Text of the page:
Last week mbed was at ESC Design West in San Jose. The conference hosted a number of distinguished speakers covering a range of interesting topics and 250+ exhibitors showcasing the latest in embedded technology.
We had a lot of interest in mbed for those looking to develop with 32-bit ARM MCU's. Most visitors were impressed by the ease of prototyping IoT applications using HTML5 websockets over Ethernet, Wi-Fi and 3G Mobile Internet.
Also a big congratulations to NXP for winning a UBM Electronics ACE Award for the Cortex-M0 LPC11U00 Microcontroller Family. The award winners were announced during the show and NXP took out the award in the Digital ICs (MCUs, FPGAs, microprocessors) section.
Thanks to all the mbed developers from the Bay Area that came by the stand and discussed the projects that they have been using mbed for. Particularly cool to see prototype eBible- great stuff.
mbed is going to be at ESC Design West, San Jose!
Where: San Jose McEnery Convention Center
Location: ARM Stand, Booth 1127
When: 27-29 March 2012
We will be exhibiting the multi-transport Internet of Things demo - this is a great demonstration of how to connect MCU's to the cloud utilising HTML5 Websocket technology.
If you're planning to attend this year's event, why don't you come over and see us!
operator of amateur radio station ON4ZI is an active ham radio user, and he's written about the second annual mbed ham radio competition.
A Belgian radio club in Jambes ON6NR, together with BYTECOM - an ARM representative in Belgium have organised the second official mbed Ham Radio Contest. The objective is to develop and document an innovative design with the mbed Microcontroller for use in an amateur radio application.
Each contestant must provide a project description including the motivation behind the project, the circuitry & associated peripherals and an outline/block diagram of the program (in C/C++, Basic for mbed or any other available solution). Submissions must be sent to either firstname.lastname@example.org or email@example.com no later than 12am (GMT) 22nd April 2012. A jury of ham operators, embedded specialists and engineers will review proposals for concept quality, possibility of realisation, reproducibility, interest and usability. It will not necessarily be the most impressive proposals that will be selected, so all participants have an opportunity to win! The top ten projects submitted will all receive a free mbed Microcontroller to build their project. The projects not selected, are still invited to participate but will be required to obtain their own mbed.
The final project reports should be submitted via abovementioned e-mail, no later than 12am (GMT) 30th June 2012. It is a requirement for all projects to be operational and duly documented including, a technical article (in French), a video (i.e.YouTube), jpeg images and any other material to confirm the effective functionality of the project. The winners list will be published in QSP Revue August edition. The winners will receive a prize offered by the sponsors of the competition and a prize ceremony is planned for September 2012.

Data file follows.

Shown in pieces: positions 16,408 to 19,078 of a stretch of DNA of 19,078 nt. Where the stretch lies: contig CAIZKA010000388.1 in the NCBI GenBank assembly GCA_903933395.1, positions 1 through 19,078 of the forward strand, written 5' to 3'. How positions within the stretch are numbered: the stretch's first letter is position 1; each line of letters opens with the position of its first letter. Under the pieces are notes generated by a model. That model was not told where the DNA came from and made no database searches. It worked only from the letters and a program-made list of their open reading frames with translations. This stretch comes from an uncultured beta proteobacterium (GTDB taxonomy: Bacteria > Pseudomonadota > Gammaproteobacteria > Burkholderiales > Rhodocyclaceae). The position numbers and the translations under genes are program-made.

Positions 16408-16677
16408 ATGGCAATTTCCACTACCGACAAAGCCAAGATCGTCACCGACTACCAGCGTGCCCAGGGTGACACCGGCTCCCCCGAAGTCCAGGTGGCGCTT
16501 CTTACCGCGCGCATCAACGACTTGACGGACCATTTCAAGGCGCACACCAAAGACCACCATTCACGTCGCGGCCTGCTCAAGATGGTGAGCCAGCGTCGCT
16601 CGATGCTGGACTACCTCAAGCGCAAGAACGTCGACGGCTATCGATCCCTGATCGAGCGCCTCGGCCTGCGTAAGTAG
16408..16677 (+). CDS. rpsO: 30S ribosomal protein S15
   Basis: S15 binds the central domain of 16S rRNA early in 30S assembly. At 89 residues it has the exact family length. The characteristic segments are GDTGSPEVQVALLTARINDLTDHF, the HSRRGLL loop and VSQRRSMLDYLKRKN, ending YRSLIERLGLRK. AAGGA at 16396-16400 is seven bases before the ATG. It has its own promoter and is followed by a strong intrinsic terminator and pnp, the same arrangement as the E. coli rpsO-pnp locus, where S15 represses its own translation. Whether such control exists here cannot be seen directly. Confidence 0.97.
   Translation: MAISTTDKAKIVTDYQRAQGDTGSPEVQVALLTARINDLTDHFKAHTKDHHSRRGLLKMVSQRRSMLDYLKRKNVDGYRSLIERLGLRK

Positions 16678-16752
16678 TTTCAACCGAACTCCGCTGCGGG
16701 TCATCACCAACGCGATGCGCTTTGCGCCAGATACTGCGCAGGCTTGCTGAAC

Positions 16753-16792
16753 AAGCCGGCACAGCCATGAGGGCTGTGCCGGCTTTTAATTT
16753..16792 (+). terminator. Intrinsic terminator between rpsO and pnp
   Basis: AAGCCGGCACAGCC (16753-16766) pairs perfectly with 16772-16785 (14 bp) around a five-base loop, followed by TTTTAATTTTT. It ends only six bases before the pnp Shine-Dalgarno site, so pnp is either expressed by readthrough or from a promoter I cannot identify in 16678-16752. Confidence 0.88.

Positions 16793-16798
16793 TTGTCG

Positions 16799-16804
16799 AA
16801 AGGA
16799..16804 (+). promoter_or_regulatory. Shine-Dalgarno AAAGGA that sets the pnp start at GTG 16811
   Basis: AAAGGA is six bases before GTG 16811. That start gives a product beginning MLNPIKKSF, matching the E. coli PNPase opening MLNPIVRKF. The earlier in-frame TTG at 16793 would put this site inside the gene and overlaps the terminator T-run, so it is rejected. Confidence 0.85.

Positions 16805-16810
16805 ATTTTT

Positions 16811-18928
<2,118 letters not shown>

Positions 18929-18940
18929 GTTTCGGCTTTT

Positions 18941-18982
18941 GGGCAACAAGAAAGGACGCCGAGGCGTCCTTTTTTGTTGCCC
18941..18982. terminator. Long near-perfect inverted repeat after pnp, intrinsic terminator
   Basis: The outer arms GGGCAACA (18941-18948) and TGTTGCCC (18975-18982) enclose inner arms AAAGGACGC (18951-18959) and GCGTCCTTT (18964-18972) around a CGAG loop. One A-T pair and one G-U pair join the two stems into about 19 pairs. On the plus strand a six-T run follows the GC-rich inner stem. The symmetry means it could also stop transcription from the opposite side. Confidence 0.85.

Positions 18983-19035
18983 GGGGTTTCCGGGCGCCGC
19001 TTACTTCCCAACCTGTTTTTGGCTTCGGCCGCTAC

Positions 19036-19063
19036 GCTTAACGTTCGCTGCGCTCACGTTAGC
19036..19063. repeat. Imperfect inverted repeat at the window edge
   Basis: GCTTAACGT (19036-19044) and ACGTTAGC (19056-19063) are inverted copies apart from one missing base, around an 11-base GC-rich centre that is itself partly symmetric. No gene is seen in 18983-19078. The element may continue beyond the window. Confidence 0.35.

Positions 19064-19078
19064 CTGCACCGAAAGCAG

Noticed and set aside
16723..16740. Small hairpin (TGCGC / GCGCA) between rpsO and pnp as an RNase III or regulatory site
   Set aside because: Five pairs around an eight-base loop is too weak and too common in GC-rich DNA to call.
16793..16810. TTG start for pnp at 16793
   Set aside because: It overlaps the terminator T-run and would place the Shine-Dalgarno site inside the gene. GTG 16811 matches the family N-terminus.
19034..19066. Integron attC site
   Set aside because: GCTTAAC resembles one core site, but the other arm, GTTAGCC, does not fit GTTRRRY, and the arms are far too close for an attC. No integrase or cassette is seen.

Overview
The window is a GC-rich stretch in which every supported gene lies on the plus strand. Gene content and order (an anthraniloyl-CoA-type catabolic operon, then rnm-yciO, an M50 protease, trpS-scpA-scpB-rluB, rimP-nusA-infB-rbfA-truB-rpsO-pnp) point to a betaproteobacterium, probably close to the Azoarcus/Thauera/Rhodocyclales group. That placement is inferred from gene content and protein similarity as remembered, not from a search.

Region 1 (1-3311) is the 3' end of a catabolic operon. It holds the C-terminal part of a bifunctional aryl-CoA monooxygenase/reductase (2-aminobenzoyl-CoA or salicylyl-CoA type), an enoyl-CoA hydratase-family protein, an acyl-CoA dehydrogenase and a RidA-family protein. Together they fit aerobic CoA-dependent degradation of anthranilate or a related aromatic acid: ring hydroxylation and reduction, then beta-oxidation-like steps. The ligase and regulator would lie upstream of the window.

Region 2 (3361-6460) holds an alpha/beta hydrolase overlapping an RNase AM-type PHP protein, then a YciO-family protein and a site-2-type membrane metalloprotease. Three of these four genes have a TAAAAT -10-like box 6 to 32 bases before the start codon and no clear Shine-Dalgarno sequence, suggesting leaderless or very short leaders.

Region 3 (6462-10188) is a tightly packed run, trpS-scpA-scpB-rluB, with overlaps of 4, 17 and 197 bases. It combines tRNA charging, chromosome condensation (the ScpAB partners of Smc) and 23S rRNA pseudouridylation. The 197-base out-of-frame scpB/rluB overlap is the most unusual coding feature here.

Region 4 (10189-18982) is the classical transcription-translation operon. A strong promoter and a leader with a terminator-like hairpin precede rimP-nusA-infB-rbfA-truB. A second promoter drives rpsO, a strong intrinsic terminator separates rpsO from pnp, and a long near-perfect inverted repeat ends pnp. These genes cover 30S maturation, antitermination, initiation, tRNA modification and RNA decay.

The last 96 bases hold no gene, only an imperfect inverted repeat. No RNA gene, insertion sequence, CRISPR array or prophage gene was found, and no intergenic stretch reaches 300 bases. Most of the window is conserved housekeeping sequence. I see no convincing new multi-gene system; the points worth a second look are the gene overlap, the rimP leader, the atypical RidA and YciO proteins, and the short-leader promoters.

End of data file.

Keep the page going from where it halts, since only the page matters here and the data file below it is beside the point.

Projects will be published in the French amateur radio publication “QSP Revue”, therefore text and descriptions associated with the project must be published in French. The editor of QSP revue will provide some assistance to correct and review the contributions to fit the publication.
As usual with Ham radio initiatives, everything is free of charge. Apart from investigating the use of ARM 32-bit microcontrollers in Ham applications, one of the main objectives is to provide QSP Revue with quality articles, therefore project authors will accept copyright resignation and free of charge publishing of their contribution. Although the QSP Revue practice is not to accept advertising, the editor may accept some commercial text advertisements from project sponsors, if deemed allowable.
The first prize last year was won by Xavier (ON5XAW) a student at the University of Liège (Belgium). Xavier implemented a versatile solution to permit digital communication using the D-STAR protocol associated to the Cubesat Project: Oufti-1.
The D-STAR Protocol The D-STAR protocol was developed by Japan Amateur Radio League to combine voice, data and video in a digital streaming protocol. D-STAR is currently able to establish radio links between portable transceivers via radio relays or connect via the internet. The Oufti-1 project implemented at the University of Liège is a world first; it is a functional miniature satellite (10cm cube) developed by students completing their Masters in Applied Science degrees, housing the electronics of a D-STAR satellite relay. The project is sponsored by the ESA and the launch of OUFTI-1 is expected in the course of this year.